Applications, deadlines and fees.
The process of transferring to Pepperdine is not too different from the process of applying to be a freshman at Pepperdine, but the transition to campus is much more challenging.
Most new student orientations tends to be freshman centric, transfer students said. Transfers feel out of place and have a hard time making new friends outside of the transfer events. For older students, transferring credits can be a frustrating back and forth. When they lose that battle, graduation gets delayed.
“I wish I didn’t (participate in NSO events),” fall 2014 transfer Megan Klembith said. “I assumed it would be fun and a good way to meet people but the normal events weren’t very accepting of transfers. But the transfer events (Santa Monica trip and transfer info sessions) were great.”
During NSO there are one to two transfer events per day. The rest of the programming is focused on freshman students. Transfer students said they most feel awkward and out of place at the non-transfer NSO events. A Graphic survey of 51 transfers found that 67 percent believed that the transfer NSO events were helpful in their transition.
“Santa Monica was my favorite trip because we actually got to bond as transfers away from the freshman,” fall 2014 transfer Brittany King said. “It was the first time transfers got to do something fun with other transfers.”
Pepperdine administrators are trying to help transfer students on multiple fronts. Administrators have set up a transfer student advisory committee, Housing tries to place transfers with fellow transfers and transfer students have their own club convos and transfer mentors. Starting spring 2015, Seaver officials are launching a new endeavor, Transfer Families, to better help students integrate into the Pepperdine community.
“Based on the conversations I’ve had with some of them (transfer students), their main concerns are related to the academic rigor at Pepperdine, finding community or even picking a roommate,” Undergraduate Admissions Counselor Stephanie Chapman said. “I think it would be so influential to reach a hand out to these students so they know they’re not alone.”
Pepperdine already has a higher than normal loneliness rate, according to the National College Health Assessment, a survey Pepperdine students can voluntarily take every two years. Transfers students said they feel this abundantly. They come in brand new to the school but not to college. Pepperdine caters to new freshman and joining clubs, Greek Life or going abroad can be difficult for transfers.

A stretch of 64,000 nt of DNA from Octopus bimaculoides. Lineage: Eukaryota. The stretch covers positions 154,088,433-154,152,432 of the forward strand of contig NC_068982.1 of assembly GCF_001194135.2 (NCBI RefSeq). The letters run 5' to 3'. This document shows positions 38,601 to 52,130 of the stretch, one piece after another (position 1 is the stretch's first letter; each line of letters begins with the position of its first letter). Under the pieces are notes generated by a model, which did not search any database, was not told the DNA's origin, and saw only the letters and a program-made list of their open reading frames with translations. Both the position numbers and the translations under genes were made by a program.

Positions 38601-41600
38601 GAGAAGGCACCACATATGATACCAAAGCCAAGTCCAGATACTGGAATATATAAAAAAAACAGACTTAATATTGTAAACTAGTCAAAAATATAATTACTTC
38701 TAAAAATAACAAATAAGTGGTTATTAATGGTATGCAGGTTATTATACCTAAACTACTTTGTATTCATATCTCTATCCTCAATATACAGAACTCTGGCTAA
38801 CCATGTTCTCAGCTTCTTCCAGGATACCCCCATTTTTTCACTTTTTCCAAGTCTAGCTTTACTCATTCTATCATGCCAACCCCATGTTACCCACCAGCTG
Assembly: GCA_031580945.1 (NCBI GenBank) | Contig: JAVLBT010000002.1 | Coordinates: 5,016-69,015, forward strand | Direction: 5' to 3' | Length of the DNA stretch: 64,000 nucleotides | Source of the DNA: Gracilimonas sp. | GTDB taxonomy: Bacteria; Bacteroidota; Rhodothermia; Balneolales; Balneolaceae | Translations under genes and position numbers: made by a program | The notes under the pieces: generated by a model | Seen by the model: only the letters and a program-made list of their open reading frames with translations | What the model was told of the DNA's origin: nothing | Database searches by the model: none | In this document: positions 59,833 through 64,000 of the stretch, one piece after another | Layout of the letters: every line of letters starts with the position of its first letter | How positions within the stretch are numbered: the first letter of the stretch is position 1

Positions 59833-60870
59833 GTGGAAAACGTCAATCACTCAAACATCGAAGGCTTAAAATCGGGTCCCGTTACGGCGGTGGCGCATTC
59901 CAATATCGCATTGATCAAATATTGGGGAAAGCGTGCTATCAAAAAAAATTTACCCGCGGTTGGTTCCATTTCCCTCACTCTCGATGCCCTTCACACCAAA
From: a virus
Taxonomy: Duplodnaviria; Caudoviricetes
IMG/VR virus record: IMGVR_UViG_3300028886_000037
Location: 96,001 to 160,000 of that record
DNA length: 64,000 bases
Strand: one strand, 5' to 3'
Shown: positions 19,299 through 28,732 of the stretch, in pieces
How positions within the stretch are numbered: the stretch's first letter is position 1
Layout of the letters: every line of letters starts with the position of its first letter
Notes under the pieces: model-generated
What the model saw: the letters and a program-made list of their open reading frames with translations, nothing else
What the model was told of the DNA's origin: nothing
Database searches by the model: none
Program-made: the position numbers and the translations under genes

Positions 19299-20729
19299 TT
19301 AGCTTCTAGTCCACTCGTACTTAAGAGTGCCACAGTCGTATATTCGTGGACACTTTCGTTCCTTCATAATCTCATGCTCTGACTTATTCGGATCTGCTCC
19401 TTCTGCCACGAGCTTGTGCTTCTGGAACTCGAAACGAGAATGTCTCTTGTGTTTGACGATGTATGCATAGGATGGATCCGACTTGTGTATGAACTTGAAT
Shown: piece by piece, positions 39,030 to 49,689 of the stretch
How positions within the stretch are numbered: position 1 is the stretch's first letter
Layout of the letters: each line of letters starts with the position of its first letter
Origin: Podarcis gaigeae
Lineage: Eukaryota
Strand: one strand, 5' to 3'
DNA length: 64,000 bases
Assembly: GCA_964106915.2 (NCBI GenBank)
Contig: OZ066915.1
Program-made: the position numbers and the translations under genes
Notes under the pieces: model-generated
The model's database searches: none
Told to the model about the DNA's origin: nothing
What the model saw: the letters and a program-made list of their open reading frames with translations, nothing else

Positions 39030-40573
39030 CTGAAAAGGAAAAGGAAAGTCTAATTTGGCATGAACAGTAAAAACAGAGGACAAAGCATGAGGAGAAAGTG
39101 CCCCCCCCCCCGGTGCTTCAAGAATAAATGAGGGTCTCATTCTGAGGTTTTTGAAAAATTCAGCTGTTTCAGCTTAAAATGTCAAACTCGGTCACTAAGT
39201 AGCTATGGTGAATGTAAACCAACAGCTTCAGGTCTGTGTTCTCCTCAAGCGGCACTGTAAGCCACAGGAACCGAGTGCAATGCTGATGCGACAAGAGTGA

The Graphic survey found that 39 percent of transfers feel stressed and 29 percent feel out of place. Coming in most transfers feel freshman stick with freshman and everybody else has their friend groups. The Graphic survey found that 88 percent of participants said coming in as a transfer they felt most students already had their groups, making it harder to make new friends.
“Coming in as a transfer I felt lonely and stressed,” fall 2013 transfer Mandy Williams said. “It took a few months to adjust.”
Many transfers come into Pepperdine believing that it will only take about two years to graduate. According to the Graphic survey, 63 percent of transfer students believed coming in they would graduate in two years but only 31 percent said they will. Pepperdine’s unique general education requirements often shatter this hope. Religion and humanities GE requirements usually do not transfer, transfer students said. The process to appeal the decision for a class is very tough.
The problem most students come across in the appeal process is the transferring of lower division classes. Most of the time lower division classes will not transfer for an upper division course even if the courses are the same, academic counselors in OneStop said.
Associate Dean of Students Stacy Rothberg said she believes that transfers need more information about the process, such as how to challenge a class.
“We now have a transfer student advisory committee working on making sure that incoming transfers have a good understanding of the experience here,” Rothberg said. “Sometimes people may switch their majors or they thought a class would transfer but it didn’t.”